Hebrews 12:16, 17
Lest there be any fornicator, or profane person, as Esau, who for one morsel of meat sold his birthright.…
Lest there be any fornicator, or profane person, etc. There is much about this man, Esau, which is noble and attractive. "Esau, the shaggy, red-haired huntsman, the man of the field, with his arrows, his quiver, and his bow, coming in weary from the chase, caught as with the levity and eagerness of a child by the sight of the lentil soup - 'Feed me, I pray thee, with the red, red pottage' - yet so full of generous impulse, so affectionate towards his aged father, so forgiving towards his brother, so open-hearted, so chivalrous, who has not at times felt his heart warm toward the poor rejected Esau, and been tempted to join with him as he cries 'with a great and exceeding bitter cry,' 'Hast thou but one blessing, my father? bless me, even me also, O my father!'" (Dr. A. P. Stanley). Yet he is solemnly held up in our text as a beacon against certain sins which might lead to apostasy from the Christian faith and life. In his conduct as mentioned in the text we notice two things.
I. A SACRIFICE OF SACRED RIGHTS AND PRIVILEGES FOR SENSUOUS SATISFACTION, "Esau for one mess of meat sold his own birthright" (cf. Genesis 25:29-34). Peculiar rights and privileges were inherited by the firstborn son.
(1) He received a double portion of the paternal property, which probably signifies twice as much as any other son received (Deuteronomy 21:17).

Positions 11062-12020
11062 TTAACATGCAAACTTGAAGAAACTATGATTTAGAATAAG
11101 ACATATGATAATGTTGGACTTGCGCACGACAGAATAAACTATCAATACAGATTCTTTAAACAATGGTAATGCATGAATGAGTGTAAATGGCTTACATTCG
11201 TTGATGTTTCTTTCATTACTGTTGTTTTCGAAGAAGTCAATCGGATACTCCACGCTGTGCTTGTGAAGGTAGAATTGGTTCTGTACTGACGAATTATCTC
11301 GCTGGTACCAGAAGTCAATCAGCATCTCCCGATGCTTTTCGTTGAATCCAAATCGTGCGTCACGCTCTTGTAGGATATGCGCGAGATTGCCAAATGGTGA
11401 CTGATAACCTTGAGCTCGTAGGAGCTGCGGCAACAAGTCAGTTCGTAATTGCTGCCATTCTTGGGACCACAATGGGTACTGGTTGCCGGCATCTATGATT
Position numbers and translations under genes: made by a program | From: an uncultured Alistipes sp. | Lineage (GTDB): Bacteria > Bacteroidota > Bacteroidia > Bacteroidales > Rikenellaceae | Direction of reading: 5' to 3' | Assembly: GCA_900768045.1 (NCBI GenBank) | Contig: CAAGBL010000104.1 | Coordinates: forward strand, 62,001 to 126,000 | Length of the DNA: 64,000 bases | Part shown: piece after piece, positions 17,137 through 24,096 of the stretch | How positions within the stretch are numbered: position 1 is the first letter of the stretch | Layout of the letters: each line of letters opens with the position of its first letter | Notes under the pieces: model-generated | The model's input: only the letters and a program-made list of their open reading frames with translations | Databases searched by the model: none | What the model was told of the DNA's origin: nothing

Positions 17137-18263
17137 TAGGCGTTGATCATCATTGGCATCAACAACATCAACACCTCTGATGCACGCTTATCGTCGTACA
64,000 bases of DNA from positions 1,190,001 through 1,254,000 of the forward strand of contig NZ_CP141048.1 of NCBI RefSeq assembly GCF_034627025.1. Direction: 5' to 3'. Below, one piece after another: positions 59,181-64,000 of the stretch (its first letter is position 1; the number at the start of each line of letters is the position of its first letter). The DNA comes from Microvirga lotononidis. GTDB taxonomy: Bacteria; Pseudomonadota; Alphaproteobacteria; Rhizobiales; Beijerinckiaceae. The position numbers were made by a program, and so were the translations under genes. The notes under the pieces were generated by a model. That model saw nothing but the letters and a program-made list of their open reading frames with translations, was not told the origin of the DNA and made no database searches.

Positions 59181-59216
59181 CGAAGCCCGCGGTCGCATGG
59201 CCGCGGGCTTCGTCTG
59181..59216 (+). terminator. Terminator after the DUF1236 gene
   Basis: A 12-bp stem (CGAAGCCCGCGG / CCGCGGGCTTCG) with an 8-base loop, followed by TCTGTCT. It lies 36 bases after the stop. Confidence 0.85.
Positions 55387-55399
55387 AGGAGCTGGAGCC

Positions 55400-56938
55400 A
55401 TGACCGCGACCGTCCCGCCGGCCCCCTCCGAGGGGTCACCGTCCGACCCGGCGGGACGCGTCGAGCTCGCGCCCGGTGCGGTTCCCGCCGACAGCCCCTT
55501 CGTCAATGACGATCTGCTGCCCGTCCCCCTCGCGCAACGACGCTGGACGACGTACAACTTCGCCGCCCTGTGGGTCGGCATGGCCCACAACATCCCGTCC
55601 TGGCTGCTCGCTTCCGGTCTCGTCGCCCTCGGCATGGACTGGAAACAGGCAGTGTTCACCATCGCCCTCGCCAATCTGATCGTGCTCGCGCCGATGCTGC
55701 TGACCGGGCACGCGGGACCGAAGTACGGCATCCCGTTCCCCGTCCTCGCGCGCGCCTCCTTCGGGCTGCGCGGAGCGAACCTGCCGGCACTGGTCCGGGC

(2) The priestly office pertained to him, previous to the selection of the tribe of Levi to fulfill that office for the nation (Numbers 8:17-19).
(3) He enjoyed a rank and authority in the family over those who were younger similar to that exercised by the father (Genesis 27:29; Genesis 49:3).
(4) And in the case before us, the honor of being in the patriarchal line, and of transmitting the promises made to Abraham. These rights of primogeniture Esau sold for one meal of red pottage; and in the sale we have:
1. A sacrifice of a great and lifelong good for the satisfaction of present need and desire. Esau was tired, faint for want of food; there was the appetizing pottage; and there was the mean and subtle brother who craved the birthright, and saw his opportunity for gaining his end by disgraceful means, and who proposed that the birthright should be given to him for the mess of pottage, and who, deeming others as unprincipled as himself, would have the bargain ratified by an oath; and Esau yielded, and sacrificed the long future for the brief present. He allowed his strong impulse to overpower his reason and judgment.
2. A sacrifice of spiritual privileges for sensuous satisfactions. The cravings of his senses, his hunger and desire for the pottage, mastered the convictions of his soul. Carnal appetite conquered the claims of Esau's higher interests.